|Will this road into a protected reserve be a blessing or a curse?|
I have several strategies I utilize when birding new areas. 1. Research my area for endemic birds like the Florida Scrub-Jay in.....Florida:) And 2. Find them first. Everything else will fall into place. The endemic species on our planet really face an uphill battle. And like the Florida Scrub-Jay, these birds could face extinction within the near future due to habitat loss and fragmentation of their habitat. This fragmentation can lead to the birds being "trapped" and confined within one area where they won't be able to breed with other populations. The good news is that there are people listening and work is being done to protect some of these areas like the Ocote region. But just how well protected are these "biospheres"?
When we visit these very special places, I try to memorize every little detail because I know it will change. The deeper into the life bird realm you go, the more you discover about the world around you. I am an observer. When I chose this life several years ago, I realized that I could one day face the inevitable possibility of a bird going extinct from my life list. There is profound sadness in that realization. Today's trek was a mixed bag of the good and bad.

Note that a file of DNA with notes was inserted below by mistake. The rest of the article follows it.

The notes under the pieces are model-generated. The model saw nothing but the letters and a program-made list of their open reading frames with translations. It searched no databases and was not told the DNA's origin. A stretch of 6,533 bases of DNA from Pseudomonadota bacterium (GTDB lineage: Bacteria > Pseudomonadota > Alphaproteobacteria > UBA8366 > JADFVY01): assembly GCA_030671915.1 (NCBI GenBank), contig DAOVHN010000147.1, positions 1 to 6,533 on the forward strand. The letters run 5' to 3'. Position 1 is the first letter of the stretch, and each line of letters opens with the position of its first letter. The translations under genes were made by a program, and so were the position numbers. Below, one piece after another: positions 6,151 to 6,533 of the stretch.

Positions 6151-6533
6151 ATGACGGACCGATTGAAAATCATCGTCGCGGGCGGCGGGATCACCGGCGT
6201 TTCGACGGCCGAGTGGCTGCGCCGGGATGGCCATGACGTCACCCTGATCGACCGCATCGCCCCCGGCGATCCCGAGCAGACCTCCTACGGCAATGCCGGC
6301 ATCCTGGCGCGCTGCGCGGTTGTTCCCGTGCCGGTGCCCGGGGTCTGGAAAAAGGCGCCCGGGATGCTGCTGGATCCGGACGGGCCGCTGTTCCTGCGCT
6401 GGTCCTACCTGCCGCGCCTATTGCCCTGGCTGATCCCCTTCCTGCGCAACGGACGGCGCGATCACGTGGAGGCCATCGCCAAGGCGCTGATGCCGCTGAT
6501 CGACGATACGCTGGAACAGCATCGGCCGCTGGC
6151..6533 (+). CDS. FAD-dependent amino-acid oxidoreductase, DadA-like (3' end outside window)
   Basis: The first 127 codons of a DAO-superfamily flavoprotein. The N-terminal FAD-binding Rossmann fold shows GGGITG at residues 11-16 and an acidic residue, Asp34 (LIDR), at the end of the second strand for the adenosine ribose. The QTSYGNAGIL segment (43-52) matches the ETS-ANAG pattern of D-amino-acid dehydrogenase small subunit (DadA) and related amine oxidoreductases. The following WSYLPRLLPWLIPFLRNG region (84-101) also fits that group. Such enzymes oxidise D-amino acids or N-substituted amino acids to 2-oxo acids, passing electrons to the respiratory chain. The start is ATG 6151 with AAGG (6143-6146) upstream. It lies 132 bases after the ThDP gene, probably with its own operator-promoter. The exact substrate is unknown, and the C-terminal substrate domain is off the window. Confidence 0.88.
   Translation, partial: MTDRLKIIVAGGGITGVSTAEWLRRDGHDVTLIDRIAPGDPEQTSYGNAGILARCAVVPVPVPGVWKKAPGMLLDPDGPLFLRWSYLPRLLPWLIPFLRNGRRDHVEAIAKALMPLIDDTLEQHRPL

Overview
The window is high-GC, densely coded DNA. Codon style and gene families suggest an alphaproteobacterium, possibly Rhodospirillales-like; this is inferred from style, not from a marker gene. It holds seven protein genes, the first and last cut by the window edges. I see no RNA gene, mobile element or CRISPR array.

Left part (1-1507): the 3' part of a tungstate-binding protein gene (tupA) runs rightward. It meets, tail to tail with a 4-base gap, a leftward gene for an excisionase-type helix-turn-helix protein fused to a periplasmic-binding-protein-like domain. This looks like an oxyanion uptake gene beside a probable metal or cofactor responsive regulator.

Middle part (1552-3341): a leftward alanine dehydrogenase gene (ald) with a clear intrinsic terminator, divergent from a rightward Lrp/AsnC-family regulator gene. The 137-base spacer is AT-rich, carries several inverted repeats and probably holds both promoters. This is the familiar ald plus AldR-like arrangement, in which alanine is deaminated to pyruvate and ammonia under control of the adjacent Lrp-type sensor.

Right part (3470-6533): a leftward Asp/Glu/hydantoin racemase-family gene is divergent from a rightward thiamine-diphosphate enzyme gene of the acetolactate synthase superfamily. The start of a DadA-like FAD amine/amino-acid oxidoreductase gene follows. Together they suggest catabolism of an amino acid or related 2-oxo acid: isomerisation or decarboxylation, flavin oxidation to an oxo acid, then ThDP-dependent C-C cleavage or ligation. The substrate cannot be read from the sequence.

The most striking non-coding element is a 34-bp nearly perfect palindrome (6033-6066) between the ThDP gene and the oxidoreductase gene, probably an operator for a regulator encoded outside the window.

On a positive note, the area was deemed as a protected space for our next bird, the Nava's Wren. I enjoy hummingbirds like the next person, but wrens and sparrows and terns and cryptic birds get my blood flowing. Our wrens in the Americas(yes, the US is included:) are spectacular. So we continued onwards. My heart started beating rapidly for this one.
It felt good. Everything else after this trek was gravy. But I was left sad after the observation. Does this bird have a chance? The Nava's Wren has a restricted range in easternmost Veracruz, one site in Western Chiapas(that would be us) and two in eastern Oaxaca. This bird is listed as Vulnerable due to its' limited range. Sometimes it's not that the bird is hunted or poached; it's just that it naturally has a small population that is vulnerable to human encroachment. While land has been set aside for these birds here in Chiapas, we also observed that farming has infiltrated this particular spot. Just what exactly defines a "protected" area? Hopefully some lines will be drawn to help keep this region TRULY protected. So for now I throw this question out to the international community? Are there natural areas in your part of the world that people are trying to develop but shouldn't?